The MK party said the IEC “had no valid reasons to violate the political rights of Zuma”.

The uMkhonto we Sizwe (MK) party has turned to the Electoral Court in Bloemfontein to appeal the Electoral Commission of South Africa’s (IEC) decision to bar former president Jacob Zuma as a candidate in the national and provincial elections on 29 May.

Zuma and the MK party had until end of business on Tuesday to appeal last week’s decision by the IEC.

In its court papers, the MK party set out three grounds for their appeal.

MK party’s appeal

The MK party said the decision of the IEC before the announcement made on 28 March 2024 never furnished Zuma’s party with the reasons for the objection against the former president because the election body sent them to the wrong email address.

“No such notifications were received, apparently and mainly due to an error on the part of the IEC and the objectors in inserting the incorrect email address.”

The MK party said the IEC “had no valid reasons to violate the political rights of Zuma and exceeded the limits of its powers jurisdiction and authority”.

“The IEC lacks the power, jurisdiction and or authority to implement section 47(1)(e) of the Constitution which deals with regulating membership of the National Assembly. That power resides with the National Assembly itself,” it said.

ALSO READ: Time running out for Zuma to appeal IEC decision on election dream

IEC accused of bias

The MK party said the commission and not just Judge Dhaya Pillay was legally excluded by bias from deciding the matter because in January it allegedly made an “inappropriate public statement” pronouncing the very issue raised in the objection.

“Although the statement was specifically made by Commissioner Janet Love she was speaking for the whole commission and her statement was endorsed by silence. That means that the IEC had prematurely prejudged the issue and could not have arrived at a different or fair outcome. This was also a case of double jeopardy.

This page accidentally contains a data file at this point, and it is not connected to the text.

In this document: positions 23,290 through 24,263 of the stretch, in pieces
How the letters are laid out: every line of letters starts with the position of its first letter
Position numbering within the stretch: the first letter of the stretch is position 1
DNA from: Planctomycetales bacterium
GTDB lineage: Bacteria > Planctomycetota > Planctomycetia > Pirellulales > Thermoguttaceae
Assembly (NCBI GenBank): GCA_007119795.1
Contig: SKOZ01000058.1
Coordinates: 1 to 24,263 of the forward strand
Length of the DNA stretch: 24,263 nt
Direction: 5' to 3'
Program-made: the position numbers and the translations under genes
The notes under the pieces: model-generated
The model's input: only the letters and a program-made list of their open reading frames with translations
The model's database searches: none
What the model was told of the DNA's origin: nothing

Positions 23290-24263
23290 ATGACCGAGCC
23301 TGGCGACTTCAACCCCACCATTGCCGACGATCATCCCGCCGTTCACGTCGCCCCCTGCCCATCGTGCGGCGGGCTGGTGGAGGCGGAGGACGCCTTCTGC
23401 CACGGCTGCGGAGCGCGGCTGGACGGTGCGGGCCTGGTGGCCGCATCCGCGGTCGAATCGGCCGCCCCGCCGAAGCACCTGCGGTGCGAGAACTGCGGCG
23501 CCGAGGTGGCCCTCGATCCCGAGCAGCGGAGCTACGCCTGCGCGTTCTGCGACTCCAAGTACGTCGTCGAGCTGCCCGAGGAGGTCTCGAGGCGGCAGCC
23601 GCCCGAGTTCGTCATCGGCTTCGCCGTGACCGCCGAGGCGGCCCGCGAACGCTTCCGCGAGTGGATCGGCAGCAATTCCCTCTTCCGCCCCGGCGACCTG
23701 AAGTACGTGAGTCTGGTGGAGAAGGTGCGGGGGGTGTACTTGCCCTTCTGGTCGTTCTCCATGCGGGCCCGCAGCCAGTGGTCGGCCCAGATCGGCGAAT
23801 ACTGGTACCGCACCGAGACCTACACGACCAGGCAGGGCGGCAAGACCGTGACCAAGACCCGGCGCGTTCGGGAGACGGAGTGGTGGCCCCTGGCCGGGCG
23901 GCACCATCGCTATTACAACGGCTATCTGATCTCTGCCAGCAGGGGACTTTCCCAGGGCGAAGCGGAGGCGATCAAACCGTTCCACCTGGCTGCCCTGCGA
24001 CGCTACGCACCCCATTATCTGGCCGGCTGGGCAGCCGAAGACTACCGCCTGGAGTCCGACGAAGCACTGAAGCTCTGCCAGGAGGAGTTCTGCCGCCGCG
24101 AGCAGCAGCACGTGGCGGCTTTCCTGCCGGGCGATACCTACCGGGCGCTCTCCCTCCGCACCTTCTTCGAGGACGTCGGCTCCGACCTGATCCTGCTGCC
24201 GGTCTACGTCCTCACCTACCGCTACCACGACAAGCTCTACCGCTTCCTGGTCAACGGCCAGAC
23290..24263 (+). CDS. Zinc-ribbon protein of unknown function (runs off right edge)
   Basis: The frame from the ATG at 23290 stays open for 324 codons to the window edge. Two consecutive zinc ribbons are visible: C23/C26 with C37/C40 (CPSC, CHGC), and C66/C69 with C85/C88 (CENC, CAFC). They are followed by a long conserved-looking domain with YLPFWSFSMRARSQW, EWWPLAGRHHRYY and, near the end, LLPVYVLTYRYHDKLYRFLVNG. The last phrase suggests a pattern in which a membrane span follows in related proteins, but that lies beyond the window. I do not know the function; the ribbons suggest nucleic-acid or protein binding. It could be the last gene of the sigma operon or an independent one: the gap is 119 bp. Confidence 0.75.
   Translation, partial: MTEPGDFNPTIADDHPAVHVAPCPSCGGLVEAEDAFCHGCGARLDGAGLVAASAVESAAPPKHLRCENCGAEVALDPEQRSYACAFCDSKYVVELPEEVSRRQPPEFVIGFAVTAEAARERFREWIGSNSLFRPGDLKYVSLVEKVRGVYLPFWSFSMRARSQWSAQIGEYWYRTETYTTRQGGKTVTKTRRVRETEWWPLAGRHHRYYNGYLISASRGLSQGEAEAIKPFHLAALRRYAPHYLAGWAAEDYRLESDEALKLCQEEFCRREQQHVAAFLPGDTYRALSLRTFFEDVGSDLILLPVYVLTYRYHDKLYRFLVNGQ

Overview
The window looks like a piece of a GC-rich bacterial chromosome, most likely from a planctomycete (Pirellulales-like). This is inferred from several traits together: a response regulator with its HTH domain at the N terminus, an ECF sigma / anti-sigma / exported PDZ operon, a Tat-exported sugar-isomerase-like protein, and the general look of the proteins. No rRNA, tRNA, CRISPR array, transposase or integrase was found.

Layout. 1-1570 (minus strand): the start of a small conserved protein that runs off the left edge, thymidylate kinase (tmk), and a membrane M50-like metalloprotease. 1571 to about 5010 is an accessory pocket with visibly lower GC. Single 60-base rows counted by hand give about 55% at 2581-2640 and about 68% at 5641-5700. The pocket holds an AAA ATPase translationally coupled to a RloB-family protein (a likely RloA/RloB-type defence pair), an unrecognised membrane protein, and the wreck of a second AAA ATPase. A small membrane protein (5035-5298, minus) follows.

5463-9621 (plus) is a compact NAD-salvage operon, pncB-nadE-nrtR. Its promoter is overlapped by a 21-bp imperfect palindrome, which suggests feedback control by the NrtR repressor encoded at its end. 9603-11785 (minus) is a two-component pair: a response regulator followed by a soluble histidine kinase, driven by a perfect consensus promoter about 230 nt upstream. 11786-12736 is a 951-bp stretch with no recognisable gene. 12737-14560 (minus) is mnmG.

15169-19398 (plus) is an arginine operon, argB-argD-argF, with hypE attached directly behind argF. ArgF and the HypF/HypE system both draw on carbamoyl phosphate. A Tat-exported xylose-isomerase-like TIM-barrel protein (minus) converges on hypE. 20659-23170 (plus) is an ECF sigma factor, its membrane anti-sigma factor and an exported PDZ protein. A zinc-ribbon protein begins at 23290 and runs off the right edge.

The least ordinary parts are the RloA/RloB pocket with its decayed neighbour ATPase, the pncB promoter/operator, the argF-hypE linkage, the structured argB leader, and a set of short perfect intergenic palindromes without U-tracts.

“At best, the IEC Commissioner Love ought properly to have recused herself. At worst, the entire commission was disqualified from taking the decision,” the MK party said.

Pillay, who is also an IEC commissioner, served on the Constitutional Court when Zuma was sentenced for contempt of court.

The Citizen has contacted the IEC spokesperson Kate Bapela for comment, but there was no response. Her comments will be added to the story once received.

IEC upholds objection to Zuma contesting elections

The IEC last week confirmed that an objection to Zuma’s candidacy was received and upheld by the commission.

IEC chairperson Mosotho Moepya said one of the grounds for disqualification is if any person who was convicted of an offence has been sentenced to more than 12 months imprisonment without the option of a fine.

The former president was sentenced to a 15-month prison term in 2021 after being found guilty of contempt of court.

‘Zuma going to Parliament’

The MK party said Zuma is going to Parliament after the national and provincial elections, even if it means amending the Constitution.

MK party spokesperson Nhlamulo Ndhlela said its leader remained the face of the party, whether he was eligible to be on the ballot or not and warned the Constitution could not supersede the “will of the people”.

ALSO READ: Jacob Zuma accident accused granted R500 bail


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